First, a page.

John Brognard, Ph.D.
Laboratory of Cell and Developmental Signaling
Advanced Technology Research Facility, Room D3026
Frederick, MD 21701
Cancer genomic sequencing has increased our understanding of the temporal and spatial genetic alterations that lead to tumorigenesis, thereby enabling the development of targeted therapies leading to durable and less toxic responses in patients. Mutations that alter kinase activity or pathways involving kinases are common in cancer. However, most research efforts have focused on ~50 kinases among the 538 kinases present in the human kinome. Data from siRNA screens and cancer genomic studies indicate that at least 300 of the unexplored kinases are implicated in cancer and harbor putative driver mutations.
Our research involves defining novel kinase drivers in 3q amplicon-positive squamous cell carcinomas and the mechanisms by which these kinases promote cancer. Our previous work has led us to focus on leucine zipper bearing kinase (LZK, also known as MAP3K13) and TRAF2- and NCK-interacting kinase (TNIK) as therapeutic targets in head and neck squamous cell carcinomas (HNSCCs) and lung squamous cell carcinomas (LSCCs). In addition, we use motif-driven bioinformatic screens across many diverse cancers (pan-cancer) to define novel oncogenic and tumor-suppressing kinases. Combined, these projects will aid in identification of novel kinase drivers of cancer.
We apply diverse approaches to identify cancer-associated kinases and to investigate the signaling pathways regulated by cancer-associated kinases to promote tumorigenesis. These approaches include reverse phase protein arrays (RPPAs) to determine the phosphorylation levels and abundance of proteins, whole-exome sequencing combined with RNAseq to identify genetic mutations in expressed genes, whole-genome sequencing to define copy number alterations, phospho-antibody arrays to globally evaluate activation of signaling pathways, siRNA screens to identify cancer dependencies, molecular dynamics-based modeling of mutations in kinases to provide insight into functional consequences of the mutations and molecular sites for potential therapeutic intervention, and motif-driven, pan-cancer analyses to assess at the kinome level the function of tumor suppressing kinases in cancer. Collectively, this research has and will continue to identify new cancer drivers, targets for therapeutic intervention, and mechanisms of tumorigenesis.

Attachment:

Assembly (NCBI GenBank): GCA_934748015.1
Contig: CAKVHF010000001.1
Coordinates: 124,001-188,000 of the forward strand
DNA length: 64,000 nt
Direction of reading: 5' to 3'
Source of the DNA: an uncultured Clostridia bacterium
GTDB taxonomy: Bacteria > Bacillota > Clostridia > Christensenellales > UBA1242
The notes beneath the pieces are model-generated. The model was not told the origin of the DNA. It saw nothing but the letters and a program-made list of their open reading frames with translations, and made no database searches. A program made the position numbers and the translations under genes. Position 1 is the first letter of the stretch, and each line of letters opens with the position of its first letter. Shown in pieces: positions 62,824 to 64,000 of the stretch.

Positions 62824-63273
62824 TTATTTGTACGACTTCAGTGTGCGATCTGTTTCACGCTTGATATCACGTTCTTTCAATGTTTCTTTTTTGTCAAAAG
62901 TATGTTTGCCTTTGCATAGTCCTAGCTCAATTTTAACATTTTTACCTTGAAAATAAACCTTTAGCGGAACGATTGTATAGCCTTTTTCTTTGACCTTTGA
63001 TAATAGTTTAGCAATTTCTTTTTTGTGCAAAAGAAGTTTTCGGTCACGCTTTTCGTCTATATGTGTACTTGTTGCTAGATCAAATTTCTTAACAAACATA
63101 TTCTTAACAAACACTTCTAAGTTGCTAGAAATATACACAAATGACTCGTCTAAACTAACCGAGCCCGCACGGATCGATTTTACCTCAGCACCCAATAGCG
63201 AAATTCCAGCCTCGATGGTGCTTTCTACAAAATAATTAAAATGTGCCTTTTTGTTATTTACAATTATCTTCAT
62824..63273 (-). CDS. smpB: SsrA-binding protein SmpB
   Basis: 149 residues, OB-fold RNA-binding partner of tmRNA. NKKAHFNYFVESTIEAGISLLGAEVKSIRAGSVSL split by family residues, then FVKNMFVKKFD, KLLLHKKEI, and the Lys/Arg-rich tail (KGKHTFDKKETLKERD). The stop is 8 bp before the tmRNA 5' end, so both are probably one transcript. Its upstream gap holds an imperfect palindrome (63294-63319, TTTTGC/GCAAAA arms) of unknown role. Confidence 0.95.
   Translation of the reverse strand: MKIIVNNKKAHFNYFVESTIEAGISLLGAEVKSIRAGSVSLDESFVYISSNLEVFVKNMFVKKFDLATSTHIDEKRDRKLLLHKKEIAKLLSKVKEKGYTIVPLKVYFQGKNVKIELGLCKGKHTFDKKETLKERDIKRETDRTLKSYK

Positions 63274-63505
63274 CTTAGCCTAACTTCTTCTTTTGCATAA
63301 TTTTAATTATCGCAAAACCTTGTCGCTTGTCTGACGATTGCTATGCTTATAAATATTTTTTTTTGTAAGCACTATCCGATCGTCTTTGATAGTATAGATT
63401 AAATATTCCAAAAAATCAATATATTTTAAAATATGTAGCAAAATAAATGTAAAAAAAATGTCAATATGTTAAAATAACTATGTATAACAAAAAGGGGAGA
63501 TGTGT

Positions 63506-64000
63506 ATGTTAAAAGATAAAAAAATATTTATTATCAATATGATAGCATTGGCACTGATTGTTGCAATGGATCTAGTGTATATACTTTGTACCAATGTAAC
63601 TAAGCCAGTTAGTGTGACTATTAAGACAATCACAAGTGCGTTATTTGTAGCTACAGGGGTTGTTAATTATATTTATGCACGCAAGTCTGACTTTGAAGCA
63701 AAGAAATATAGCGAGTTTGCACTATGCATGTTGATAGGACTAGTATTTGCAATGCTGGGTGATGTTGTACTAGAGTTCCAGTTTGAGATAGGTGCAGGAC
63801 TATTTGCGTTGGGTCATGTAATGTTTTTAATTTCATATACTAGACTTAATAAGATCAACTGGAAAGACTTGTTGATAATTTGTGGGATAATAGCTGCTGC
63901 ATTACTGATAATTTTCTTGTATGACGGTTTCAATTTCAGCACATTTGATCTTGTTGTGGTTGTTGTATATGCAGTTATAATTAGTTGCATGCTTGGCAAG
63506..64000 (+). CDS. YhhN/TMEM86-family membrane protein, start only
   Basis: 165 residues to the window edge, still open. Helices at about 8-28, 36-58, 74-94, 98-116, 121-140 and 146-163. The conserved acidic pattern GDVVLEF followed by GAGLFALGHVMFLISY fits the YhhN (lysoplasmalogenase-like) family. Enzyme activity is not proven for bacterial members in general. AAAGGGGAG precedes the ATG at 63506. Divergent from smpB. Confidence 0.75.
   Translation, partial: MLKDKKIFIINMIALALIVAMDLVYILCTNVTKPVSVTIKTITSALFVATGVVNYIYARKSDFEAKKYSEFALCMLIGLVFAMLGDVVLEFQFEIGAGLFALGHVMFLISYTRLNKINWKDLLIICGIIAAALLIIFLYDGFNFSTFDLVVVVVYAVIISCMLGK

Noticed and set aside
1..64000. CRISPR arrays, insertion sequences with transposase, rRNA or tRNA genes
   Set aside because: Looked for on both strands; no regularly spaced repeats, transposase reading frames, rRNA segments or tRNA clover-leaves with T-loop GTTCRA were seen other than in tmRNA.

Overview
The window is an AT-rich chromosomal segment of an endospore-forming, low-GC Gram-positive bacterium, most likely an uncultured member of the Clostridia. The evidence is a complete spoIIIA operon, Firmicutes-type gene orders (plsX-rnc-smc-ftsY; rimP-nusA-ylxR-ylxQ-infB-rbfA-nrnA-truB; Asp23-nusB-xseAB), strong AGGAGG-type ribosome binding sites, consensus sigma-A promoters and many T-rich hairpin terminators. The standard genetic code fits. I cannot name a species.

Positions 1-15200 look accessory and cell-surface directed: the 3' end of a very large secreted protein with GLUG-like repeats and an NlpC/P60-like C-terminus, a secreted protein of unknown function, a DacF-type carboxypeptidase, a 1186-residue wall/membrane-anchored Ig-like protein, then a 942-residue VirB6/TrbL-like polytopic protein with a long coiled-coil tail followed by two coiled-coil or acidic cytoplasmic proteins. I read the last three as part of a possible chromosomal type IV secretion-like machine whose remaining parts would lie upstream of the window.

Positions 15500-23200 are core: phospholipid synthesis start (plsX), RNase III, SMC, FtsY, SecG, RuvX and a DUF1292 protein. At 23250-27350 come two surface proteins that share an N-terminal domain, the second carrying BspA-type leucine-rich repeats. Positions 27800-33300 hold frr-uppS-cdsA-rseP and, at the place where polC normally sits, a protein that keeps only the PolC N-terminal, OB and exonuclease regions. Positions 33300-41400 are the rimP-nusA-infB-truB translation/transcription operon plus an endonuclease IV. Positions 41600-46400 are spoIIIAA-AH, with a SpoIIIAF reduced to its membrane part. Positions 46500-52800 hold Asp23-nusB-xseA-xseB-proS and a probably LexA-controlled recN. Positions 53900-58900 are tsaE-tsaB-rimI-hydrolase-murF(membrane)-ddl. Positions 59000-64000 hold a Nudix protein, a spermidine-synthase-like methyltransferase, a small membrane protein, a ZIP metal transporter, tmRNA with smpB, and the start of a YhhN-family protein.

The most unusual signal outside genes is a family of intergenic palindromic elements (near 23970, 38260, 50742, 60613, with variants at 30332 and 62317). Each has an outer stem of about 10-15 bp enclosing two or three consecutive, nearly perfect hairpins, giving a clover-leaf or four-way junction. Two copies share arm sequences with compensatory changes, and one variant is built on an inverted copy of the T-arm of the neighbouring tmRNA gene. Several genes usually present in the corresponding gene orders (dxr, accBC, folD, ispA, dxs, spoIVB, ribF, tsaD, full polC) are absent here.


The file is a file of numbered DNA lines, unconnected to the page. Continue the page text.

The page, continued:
John received a B.Sc. degree in chemistry from James Madison University (Harrisonburg, Virginia), followed by a M.Sc. degree in biotechnology from Johns Hopkins University (Baltimore, Maryland). He obtained his Ph.D. from University of California, San Diego (UCSD) in Dr. Alexandra Newton’s laboratory, where he discovered a novel class of phosphatases (PHLPP1 and PHLPP2) that act directly on Akt and PKC to decrease signaling through these pathways. Lastly, John trained as a postdoctoral fellow in Dr. Tony Hunter’s laboratory at the Salk Institute. Utilizing bioinformatic tools they screened cancer genomes to identify novel kinases implicated in cancer by the presence of functional somatic mutations. He joined the CRUK Manchester Institute as a group leader in September of 2010 and the lab was focused on identifying mechanisms to promote lung tumorigenesis. John then moved to the Laboratory of Cell and Developmental Signaling at the NCI as a Earl Stadtman Investigator in the summer of 2016. His research focuses on defining novel enzymes that act to suppress or promote tumorigenesis and, in some cases, can serve as novel targets for therapeutic intervention. He has received numerous awards including the Presidential Early Career Award for Scientists and Engineers (PECASE), the CRUK Future Leader in Cancer Research Award, the NCI Director’s award, an NCI Milestone award, and the Inaugural UCSD Pharmacology Department Outstanding Alumnus Award. He is a member of the Faculty of 1000 and serves on the board of reviewing editors at Science Signaling.
Hoang VT, Nyswaner K, Torres-Ayuso P, Brognard J. The protein kinase MAP3K19 phosphorylates MAP2Ks and thereby activates ERK and JNK kinases and increases viability of KRAS-mutant lung cancer cells. J Biol Chem. 2020;295(25):8470-8479.
Hudson AM, Stephenson NL, Li C, Trotter E, Fletcher AJ, Katona G, Bieniasz-Krzywiec P, Howell M, Wirth C, Furney S, Miller CJ, Brognard J. Truncation- and motif-based pan-cancer analysis reveals tumor-suppressing kinases. Sci Signal. 2018;11(526).
Edwards ZC, Trotter EW, Torres-Ayuso P, Chapman P, Wood HM, Nyswaner K, Brognard J. Survival of Head and Neck Cancer Cells Relies upon LZK Kinase-Mediated Stabilization of Mutant p53. Cancer Res. 2017;77(18):4961-4972.
Marusiak AA, Stephenson NL, Baik H, Trotter EW, Li Y, Blyth K, Mason S, Chapman P, Puto LA, Read JA, Brassington C, Pollard HK, Phillips C, Green I, Overman R, Collier M, Testoni E, Miller CJ, Hunter T, Sansom OJ, Brognard J. Recurrent MLK4 Loss-of-Function Mutations Suppress JNK Signaling to Promote Colon Tumorigenesis. Cancer Res. 2016;76(3):724-35.
Antal CE, Hudson AM, Kang E, Zanca C, Wirth C, Stephenson NL, Trotter EW, Gallegos LL, Miller CJ, Furnari FB, Hunter T, Brognard J, Newton AC. Cancer-associated protein kinase C mutations reveal kinase's role as tumor suppressor. Cell. 2015;160(3):489-502.
Related Scientific Focus Areas
Genetics and Genomics
This page was last updated on April 19th, 2021